There are plenty of online learning opportunities at Toronto Branch this spring, with a particular focus on migrant ancestors.
Over three Thursday evenings in May, we’ll present Immigration to Early Ontario, a series of online talks on the thousands of people who pulled up roots during the 1800s to start a new life in what is now the province of Ontario. We’ll find out who they were, where they came from, why they left their homes, the routes they took, and how to locate and decipher the records that tell their stories.
May 11—7:30 pm (EDT): THEY CAME BY SAIL AND STEAM TO CANADA
Professional genealogist Derek Blount will launch our series with an overview of immigration records and alternatives, as well as a look at Great Lakes travel.
May 18—7:30 pm (EDT): FINDING YOUR GERMAN ANCESTORS IN ONTARIO RECORDS
Local and family historian Ruth Burkholder will join us for our second session. She’ll spotlight the various groups of German-speaking settlers who made Ontario their home.
May 25—7:30 pm (EDT): PETER ROBINSON SETTLEMENTS 1823 & 1825, A BRITISH/CANADIAN EXPERIMENT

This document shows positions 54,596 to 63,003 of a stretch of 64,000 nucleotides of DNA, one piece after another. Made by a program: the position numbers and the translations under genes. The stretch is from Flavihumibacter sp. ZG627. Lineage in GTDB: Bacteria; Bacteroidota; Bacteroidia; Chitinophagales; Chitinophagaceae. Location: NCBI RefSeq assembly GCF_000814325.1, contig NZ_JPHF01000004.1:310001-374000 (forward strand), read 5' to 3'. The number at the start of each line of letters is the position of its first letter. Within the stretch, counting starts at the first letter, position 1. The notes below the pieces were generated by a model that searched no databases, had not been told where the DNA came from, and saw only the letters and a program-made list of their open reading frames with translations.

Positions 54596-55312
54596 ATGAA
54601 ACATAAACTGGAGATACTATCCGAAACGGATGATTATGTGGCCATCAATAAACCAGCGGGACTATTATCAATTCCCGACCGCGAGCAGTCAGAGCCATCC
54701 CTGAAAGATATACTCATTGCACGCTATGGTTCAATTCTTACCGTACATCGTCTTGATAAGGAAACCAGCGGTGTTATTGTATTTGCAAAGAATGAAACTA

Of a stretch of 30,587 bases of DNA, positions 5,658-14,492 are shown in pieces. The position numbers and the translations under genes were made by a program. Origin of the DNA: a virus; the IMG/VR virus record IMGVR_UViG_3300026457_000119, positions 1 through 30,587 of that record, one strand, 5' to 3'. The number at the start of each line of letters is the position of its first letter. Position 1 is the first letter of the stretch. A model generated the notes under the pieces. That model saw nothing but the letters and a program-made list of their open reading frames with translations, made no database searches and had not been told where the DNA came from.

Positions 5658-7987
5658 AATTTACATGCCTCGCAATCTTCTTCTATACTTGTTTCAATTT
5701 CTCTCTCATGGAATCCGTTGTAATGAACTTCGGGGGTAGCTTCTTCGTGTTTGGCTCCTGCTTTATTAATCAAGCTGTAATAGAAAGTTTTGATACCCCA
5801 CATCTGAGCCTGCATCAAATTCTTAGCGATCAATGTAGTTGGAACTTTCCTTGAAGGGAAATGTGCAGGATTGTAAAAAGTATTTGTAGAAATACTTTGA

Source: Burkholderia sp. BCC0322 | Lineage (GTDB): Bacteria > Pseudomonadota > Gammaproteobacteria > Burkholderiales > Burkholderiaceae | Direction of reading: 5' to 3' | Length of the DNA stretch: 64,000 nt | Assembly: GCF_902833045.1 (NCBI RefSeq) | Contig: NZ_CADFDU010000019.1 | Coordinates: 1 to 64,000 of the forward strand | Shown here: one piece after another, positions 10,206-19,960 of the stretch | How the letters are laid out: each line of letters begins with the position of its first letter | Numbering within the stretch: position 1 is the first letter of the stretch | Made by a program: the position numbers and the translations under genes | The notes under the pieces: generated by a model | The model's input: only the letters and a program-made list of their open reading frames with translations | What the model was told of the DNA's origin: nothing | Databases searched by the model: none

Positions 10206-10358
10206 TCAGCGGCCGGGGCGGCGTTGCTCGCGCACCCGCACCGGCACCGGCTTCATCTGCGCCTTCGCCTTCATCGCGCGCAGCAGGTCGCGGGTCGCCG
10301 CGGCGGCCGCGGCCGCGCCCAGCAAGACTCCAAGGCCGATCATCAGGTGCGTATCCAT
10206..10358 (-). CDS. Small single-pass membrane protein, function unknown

Derek Blount will be back to wrap up the series with a talk on the Peter Robinson settlements, a scheme that brought destitute Irish families to Upper Canada.
The cost of this series is $35 (or $30 for members of the Ontario Genealogical Society).
Then, over two Thursday evenings in June, we’ll present From Cornwall to Ontario in the 19th Century. Join us for an in-depth look at the Cornish diaspora, where and why Cornish immigrants settled in Ontario, and their family and community ties.
June 8—7:30 pm (EDT): CORNISH SETTLERS IN EAST WHITBY TOWNSHIP: 1830s AND 1840s
Many families from St. Blazey, Cornwall, emigrated together and settled in the east half of Whitby Township. Author and historian Wesley Johnston will share insights from his research into one such family, and how he untangled their “Family Thicket”.
June 15—7:30 pm (EDT): THE BIBLE CHRISTIANS OF ONTARIO
A good number of Ontario settlers from Cornwall were Bible Christians. Author Sher Leetooze will draw on photographs, maps and diaries to tell us about the Bible Christian preachers, and how they became the glue binding these immigrant communities together.
The cost of this series is $20 (or $15 for members of the Ontario Genealogical Society).
All of these lectures will be recorded, so that registrants who can’t attend the live presentations may watch at a more convenient time.